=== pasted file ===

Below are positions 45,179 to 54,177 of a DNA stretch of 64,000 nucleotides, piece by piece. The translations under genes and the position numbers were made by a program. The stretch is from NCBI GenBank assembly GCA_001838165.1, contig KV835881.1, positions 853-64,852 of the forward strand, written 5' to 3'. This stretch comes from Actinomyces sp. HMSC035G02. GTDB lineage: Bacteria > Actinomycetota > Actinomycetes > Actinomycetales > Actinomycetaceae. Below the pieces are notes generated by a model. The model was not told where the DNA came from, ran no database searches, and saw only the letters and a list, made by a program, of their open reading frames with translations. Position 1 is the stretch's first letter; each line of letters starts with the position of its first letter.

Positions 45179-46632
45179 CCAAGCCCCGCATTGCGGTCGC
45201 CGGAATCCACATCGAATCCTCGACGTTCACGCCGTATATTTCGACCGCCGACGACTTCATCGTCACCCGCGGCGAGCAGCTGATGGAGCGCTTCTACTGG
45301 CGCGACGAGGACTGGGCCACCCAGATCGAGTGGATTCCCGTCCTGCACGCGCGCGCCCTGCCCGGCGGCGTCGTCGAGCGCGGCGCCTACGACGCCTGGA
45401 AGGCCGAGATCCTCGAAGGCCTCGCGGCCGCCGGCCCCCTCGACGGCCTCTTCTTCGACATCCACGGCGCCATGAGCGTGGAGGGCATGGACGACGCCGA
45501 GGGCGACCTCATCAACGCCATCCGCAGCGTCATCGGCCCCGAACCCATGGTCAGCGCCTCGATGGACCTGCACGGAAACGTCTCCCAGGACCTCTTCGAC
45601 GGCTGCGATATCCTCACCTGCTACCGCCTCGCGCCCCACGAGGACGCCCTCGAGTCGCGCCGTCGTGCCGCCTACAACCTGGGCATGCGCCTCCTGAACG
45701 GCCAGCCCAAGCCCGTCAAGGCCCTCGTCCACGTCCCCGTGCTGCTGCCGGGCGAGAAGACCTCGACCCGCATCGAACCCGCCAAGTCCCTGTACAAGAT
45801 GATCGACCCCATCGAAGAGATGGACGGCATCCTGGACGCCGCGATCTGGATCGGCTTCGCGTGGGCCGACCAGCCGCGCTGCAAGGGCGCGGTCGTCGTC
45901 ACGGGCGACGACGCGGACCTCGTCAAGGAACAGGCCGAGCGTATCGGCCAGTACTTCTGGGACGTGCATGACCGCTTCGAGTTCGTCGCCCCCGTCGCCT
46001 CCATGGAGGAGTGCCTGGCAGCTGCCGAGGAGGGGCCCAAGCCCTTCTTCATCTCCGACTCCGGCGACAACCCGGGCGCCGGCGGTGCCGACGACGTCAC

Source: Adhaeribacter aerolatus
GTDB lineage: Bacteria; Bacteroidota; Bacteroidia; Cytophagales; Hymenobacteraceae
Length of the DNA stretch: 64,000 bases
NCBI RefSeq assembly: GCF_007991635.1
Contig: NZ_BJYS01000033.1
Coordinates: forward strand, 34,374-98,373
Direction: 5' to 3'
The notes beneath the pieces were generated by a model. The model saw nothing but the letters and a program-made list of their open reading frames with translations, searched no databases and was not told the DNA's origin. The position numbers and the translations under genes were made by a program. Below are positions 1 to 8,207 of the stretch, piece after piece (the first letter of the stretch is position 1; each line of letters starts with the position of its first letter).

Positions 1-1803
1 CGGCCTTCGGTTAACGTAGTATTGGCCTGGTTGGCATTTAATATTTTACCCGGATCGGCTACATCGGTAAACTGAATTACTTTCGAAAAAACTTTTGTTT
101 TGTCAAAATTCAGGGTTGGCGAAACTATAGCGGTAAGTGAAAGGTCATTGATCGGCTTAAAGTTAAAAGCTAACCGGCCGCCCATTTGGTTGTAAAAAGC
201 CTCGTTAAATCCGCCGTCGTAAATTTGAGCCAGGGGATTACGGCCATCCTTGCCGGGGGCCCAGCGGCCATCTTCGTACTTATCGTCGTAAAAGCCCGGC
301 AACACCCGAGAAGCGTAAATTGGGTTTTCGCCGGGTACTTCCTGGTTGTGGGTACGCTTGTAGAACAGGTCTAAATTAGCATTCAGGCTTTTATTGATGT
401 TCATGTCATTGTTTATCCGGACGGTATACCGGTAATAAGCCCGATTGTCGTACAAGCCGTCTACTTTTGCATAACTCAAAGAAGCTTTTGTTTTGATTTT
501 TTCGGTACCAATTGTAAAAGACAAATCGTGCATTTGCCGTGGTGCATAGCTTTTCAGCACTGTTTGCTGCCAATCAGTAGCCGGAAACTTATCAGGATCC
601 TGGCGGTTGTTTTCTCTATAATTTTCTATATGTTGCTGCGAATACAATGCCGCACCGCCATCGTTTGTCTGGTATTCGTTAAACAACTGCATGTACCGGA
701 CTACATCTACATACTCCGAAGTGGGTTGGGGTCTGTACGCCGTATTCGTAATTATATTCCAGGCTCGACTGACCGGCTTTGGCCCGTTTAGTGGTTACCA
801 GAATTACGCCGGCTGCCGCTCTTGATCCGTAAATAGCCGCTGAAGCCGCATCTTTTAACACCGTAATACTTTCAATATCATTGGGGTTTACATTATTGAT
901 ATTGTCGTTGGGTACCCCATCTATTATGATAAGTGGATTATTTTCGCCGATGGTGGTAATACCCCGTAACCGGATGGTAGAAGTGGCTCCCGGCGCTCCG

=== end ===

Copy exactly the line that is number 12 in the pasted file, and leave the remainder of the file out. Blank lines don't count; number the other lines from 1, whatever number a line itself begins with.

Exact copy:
46001 CCATGGAGGAGTGCCTGGCAGCTGCCGAGGAGGGGCCCAAGCCCTTCTTCATCTCCGACTCCGGCGACAACCCGGGCGCCGGCGGTGCCGACGACGTCAC